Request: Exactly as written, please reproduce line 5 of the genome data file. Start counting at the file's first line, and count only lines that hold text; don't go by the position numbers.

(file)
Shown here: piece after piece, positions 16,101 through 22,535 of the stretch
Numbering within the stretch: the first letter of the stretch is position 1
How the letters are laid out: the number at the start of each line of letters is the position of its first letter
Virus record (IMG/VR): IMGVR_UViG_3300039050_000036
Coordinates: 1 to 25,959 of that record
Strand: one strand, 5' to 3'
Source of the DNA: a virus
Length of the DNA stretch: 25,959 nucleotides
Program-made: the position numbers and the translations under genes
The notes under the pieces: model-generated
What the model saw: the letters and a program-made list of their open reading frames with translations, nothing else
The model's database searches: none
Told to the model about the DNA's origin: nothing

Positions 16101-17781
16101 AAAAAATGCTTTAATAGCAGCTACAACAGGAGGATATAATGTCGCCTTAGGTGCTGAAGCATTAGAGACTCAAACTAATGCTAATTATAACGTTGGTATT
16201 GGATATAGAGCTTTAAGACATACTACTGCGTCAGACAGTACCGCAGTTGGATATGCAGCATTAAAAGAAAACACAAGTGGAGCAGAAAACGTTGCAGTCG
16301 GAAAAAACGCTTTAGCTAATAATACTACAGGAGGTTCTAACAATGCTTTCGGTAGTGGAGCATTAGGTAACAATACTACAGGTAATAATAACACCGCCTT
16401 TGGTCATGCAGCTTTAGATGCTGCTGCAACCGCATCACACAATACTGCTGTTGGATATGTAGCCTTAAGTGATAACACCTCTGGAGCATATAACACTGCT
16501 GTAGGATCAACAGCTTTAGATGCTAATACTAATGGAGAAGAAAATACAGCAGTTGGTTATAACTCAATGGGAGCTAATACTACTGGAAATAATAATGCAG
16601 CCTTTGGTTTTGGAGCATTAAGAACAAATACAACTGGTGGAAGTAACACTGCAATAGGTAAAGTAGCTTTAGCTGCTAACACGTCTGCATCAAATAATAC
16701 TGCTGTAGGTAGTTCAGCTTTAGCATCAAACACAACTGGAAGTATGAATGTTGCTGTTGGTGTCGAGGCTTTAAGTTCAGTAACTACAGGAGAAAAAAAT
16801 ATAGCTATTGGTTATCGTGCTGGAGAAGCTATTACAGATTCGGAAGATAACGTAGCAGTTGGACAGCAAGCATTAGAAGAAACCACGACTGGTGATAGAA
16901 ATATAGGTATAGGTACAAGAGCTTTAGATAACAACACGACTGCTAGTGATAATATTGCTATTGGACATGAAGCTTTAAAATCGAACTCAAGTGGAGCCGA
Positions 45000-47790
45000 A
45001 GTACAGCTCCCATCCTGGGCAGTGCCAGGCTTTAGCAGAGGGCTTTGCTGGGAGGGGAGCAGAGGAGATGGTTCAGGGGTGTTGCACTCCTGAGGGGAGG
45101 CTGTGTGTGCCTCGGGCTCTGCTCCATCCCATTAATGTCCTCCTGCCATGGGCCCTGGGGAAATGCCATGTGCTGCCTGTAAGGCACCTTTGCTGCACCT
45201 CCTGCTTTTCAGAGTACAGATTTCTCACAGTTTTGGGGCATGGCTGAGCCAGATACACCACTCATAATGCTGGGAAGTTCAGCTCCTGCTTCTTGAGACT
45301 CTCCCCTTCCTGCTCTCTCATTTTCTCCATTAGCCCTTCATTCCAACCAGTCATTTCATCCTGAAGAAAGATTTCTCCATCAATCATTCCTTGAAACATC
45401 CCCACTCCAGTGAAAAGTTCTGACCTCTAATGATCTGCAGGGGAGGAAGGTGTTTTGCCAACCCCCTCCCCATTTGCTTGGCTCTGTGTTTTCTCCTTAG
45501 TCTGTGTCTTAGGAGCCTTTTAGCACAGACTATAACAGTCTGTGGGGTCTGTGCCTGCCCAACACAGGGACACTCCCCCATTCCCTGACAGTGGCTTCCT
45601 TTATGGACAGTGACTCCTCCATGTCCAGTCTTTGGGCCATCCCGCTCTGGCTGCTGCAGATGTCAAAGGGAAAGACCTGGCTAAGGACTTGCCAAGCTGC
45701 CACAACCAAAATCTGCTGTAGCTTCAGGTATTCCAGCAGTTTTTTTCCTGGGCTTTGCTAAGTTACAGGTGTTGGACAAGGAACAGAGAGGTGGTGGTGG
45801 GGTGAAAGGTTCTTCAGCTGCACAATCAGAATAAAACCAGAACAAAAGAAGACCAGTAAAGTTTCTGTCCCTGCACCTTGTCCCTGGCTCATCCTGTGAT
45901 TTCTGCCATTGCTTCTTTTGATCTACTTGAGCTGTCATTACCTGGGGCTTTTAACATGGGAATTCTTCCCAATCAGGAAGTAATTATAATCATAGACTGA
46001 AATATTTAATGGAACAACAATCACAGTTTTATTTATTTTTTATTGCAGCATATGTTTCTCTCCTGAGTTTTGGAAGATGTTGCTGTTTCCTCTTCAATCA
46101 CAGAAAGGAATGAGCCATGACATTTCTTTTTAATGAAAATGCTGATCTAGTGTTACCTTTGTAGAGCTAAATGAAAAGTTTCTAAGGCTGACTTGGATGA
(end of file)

Coordinates: 1 to 25,959 of that record